Similar troubles can brew among the users of cloud computing too. When people use cloud based apps or store data on the clouds, they do it outside the complete control of the enterprise managers. For example, an employee using Google Docs may inadvertently share a document to someone inside/outside the enterprise who is not supposed to access the document or make the document public so that search engine crawlers might land them on public search results. Well, there are options to stop sharing of information to anyone outside the domain but the advantage of cloud computing is to share documents seamlessly with customers and other vendors. So, some companies might not use the option to restrict the sharing to within the domain. The danger of the document going into the wrong hands due to a mistake by an employee is real. The very fact that such applications and data are ubiquitous and can be accessed using a wide range of devices only makes the problem more difficult.
I could see the critics of cloud computing gleefully waiting for me to finish this post so that they get another chance to pounce upon the cloud paradigm as something insecure with a potential to destroy government/business. Well, that is the old fashioned fear mongering akin to saying that one should not use automobiles just because there is a potential to get into an accident. Whose loss it is if you decide not to go in an automobile because of the possible dangers to your life? If anyone falls victim to the fear mongering by the critics of cloud computing, it is their own funeral because they are going to be the one among the few who will lose out because everyone else is reaping the benefits of the new technology.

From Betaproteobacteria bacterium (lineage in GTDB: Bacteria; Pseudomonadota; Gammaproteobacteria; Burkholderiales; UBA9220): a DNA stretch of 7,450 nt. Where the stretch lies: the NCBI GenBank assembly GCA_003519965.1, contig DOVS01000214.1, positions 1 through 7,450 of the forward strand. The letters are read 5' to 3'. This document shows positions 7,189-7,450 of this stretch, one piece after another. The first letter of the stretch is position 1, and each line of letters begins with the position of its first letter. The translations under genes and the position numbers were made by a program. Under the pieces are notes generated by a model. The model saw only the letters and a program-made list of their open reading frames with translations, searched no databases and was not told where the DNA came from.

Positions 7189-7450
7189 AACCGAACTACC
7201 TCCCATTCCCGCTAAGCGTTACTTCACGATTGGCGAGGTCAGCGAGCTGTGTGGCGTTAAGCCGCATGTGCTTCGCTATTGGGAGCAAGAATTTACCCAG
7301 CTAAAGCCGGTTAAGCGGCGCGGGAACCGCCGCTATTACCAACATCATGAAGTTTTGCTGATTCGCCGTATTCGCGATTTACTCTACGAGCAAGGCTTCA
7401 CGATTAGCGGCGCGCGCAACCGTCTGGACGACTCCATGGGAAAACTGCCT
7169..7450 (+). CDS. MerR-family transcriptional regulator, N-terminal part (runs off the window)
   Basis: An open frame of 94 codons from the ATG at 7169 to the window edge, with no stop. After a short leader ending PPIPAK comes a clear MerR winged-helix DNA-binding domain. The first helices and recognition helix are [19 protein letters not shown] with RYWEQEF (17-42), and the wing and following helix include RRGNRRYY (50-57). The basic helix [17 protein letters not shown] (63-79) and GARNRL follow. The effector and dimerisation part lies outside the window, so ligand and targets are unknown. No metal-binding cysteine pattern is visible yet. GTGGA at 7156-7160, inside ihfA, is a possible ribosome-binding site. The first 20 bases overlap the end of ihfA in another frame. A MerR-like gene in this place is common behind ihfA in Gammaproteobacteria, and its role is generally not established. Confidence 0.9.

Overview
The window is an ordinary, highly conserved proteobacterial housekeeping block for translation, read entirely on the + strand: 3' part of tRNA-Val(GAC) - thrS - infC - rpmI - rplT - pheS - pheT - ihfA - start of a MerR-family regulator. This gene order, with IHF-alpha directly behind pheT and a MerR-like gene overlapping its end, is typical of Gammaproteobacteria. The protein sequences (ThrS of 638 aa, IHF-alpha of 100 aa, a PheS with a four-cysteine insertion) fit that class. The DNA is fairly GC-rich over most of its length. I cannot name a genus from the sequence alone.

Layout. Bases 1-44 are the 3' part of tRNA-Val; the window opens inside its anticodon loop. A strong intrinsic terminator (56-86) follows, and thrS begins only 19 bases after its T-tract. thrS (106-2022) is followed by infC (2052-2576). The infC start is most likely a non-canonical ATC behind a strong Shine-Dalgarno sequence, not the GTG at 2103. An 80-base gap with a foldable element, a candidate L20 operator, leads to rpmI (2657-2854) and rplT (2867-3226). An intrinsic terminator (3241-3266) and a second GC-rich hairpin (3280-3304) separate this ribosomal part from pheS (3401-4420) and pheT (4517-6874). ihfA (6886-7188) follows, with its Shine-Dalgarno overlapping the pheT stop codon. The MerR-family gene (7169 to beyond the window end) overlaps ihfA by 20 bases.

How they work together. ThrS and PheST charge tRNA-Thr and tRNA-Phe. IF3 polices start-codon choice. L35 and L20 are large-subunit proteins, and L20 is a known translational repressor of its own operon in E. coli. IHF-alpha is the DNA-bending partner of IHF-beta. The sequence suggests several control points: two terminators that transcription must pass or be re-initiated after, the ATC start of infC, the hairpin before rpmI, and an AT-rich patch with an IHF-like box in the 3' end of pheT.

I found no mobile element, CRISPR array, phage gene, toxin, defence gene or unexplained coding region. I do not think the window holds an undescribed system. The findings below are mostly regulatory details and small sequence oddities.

This brings into focus the important topic of avoiding such pitfalls. If you are a government or a business trying to adopt cloud based apps, it is important to define proper guidelines for sharing of information/data. More than developing good guidelines, it is also important to educate users about the pitfalls and the importance of being careful about what they share and how they share. This situation is more akin to how government and businesses handle passwords. There is no way we can protect the passwords of users in a foolproof way. Even if the managers ensure a secure computing environment, some careless user may end up losing their password to social engineering techniques. As in the case of password security, the managers should draw up guidelines to minimize such troubles. A proper training will at least help those users who are not interested in abusing their access.
If anything these social media gaffes teach us, it is about understanding the potential pitfalls of the new technologies along with their numerous advantages. Then such an understanding should play a role in developing proper guidelines and training process. If any government or business fails to understand such pitfalls, they might end up with embarrassing or devastating moments.